Answer the questions. Start with “yes” or “no” to support or refute the argument. Otherwise, recognize and accept that “Pure. Greed.” is neither a fact nor an imperative for another person. It is an opinion.

  8. You seem determined to win an argument where none existed. Most of your “questions” are irrelevent to my comment. It is you who started ascribing that somehow anyone was implying illegality to the sellers, or that the scientific community ought to have the right to force private owners to allow access to the scientific community. No such comment was made, so I see no need to answer questions about comments that exist only in fantasy and not in fact.

    As for your last line… this is a comment thread on an internet blog, not a PhD dissertation. Did you expect something OTHER than opinion in a two word comment?

  9. Yes. Read the many other comments on this blog. In the vast majority of cases, they are thoughtful and constructive. They contribute to the overall understanding of subjects that are carefully prepared and eloquently stated by a very knowledgeable host. Sometimes they offer additional insights–at times, even corrections which are graciously accepted. The first two comments in this thread offer the opposite and detract from the discussion. This is not a newspaper or an outlet for some political movement and it deserves comments of quality rather than two-word quips or predictions about the demise of mankind.

  10. I have read many comments on this blog. Actually in the vast majority of cases they are simple thanks to the blogger, who does a great service to everyone with the hard work they do. Some ask a question. Some do add greatly to the topic. Some others are snarky or humorous (for example, the comment about seeing the TARDIS in the background of the newly authenticated Van Gogh). To each their own, I do not feel the need to berate someone for such comments.

    As for the actual topic at hand, as noted in the story the asking price is very high, probably out of reach of most (or all) institutions. This means that this extremely rare scientific find involving the discovery of a new species of dinosaur is likely at the mercy of whatever private buyer has the cash to purchase it, and barring a philanthropic investor it is probable that the fossils will disappear into a private collection, perhaps not to resurface again for years, perhaps even decades.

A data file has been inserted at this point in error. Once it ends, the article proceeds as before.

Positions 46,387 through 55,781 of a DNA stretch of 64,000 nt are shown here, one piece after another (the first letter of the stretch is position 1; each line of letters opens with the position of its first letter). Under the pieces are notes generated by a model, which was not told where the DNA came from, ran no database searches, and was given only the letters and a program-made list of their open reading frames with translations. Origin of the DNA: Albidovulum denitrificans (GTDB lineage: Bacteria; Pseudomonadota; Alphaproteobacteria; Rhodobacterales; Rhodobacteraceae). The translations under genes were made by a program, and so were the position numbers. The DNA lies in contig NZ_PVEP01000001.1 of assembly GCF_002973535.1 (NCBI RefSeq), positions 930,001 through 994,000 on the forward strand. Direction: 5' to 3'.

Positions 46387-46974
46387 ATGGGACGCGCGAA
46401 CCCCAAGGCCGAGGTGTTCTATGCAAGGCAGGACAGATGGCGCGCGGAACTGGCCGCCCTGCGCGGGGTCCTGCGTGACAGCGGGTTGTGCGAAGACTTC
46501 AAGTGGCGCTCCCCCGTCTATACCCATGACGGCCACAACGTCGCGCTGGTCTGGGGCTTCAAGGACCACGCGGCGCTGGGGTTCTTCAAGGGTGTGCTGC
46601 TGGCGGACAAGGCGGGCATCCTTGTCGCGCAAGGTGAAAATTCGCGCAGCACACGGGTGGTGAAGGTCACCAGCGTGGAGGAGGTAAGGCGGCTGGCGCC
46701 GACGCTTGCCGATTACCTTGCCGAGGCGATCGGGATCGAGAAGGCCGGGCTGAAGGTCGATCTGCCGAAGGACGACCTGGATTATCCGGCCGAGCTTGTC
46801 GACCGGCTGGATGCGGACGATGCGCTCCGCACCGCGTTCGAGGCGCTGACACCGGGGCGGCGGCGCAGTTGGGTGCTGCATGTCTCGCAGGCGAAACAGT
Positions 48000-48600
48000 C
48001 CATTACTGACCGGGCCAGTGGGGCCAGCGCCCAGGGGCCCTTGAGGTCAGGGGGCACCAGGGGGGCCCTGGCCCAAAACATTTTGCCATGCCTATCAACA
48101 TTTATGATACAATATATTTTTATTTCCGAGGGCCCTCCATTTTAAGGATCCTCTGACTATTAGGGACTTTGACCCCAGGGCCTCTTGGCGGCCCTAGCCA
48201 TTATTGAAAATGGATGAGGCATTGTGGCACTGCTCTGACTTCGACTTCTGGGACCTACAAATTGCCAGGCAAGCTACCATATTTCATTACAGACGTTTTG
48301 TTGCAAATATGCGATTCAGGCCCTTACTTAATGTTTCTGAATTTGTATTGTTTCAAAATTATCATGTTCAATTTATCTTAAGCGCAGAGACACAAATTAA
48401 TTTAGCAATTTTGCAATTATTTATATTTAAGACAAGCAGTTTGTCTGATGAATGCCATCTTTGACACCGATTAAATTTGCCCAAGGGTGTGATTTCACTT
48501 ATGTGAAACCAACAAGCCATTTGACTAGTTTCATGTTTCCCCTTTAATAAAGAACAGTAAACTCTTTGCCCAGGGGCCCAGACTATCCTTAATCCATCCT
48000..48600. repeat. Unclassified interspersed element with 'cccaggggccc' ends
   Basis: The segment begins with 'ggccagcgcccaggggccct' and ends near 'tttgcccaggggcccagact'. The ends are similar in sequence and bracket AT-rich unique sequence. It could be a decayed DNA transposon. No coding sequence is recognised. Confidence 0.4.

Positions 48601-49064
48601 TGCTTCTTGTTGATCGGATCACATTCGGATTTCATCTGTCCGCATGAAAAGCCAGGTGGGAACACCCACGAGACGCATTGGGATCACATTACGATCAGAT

Does this upset me? Yes. Do I wish the sellers would stipulate that the buyer allow at least some limited access to the find? Yes. Are they within their rights as the seller to do this? Yes. Would the auction house allow this? Yes. Is the auction house likely to try to steer the seller to do this? Probably not.

    Also, the seller could lower the starting bid to at least allow some possibility of an institution acquiring it. Or the seller could allow first right of refusal to selected institutions at a lower price. Or delay the sale and allow it to be studied prior to sale. The fact that the sellers are doing none of these things indicates that they really are probably more interested in simply getting as much money for the specimens as they can, scientific value be damned.

    If you have some other explanation for the seller’s behavior, feel free to expound upon it. And yes, it’s legal. Just because it is legal doesn’t mean I have to like it, or have to have a high opinion of the behavior, any more than I have to like cigarette companies for making cigarettes.

    As for the rest of your comments, I daresay this blog also does not need self-righteous commenters who feel the need to misrepresent what others say and feel the need to impose their own personal standard on what is a “worthy” comment, even while they misrepresent what those comments are.

  11. Well, you answered some questions in the previous post. And you made a few pertinent observations about the subject. Good for you. Keep it up.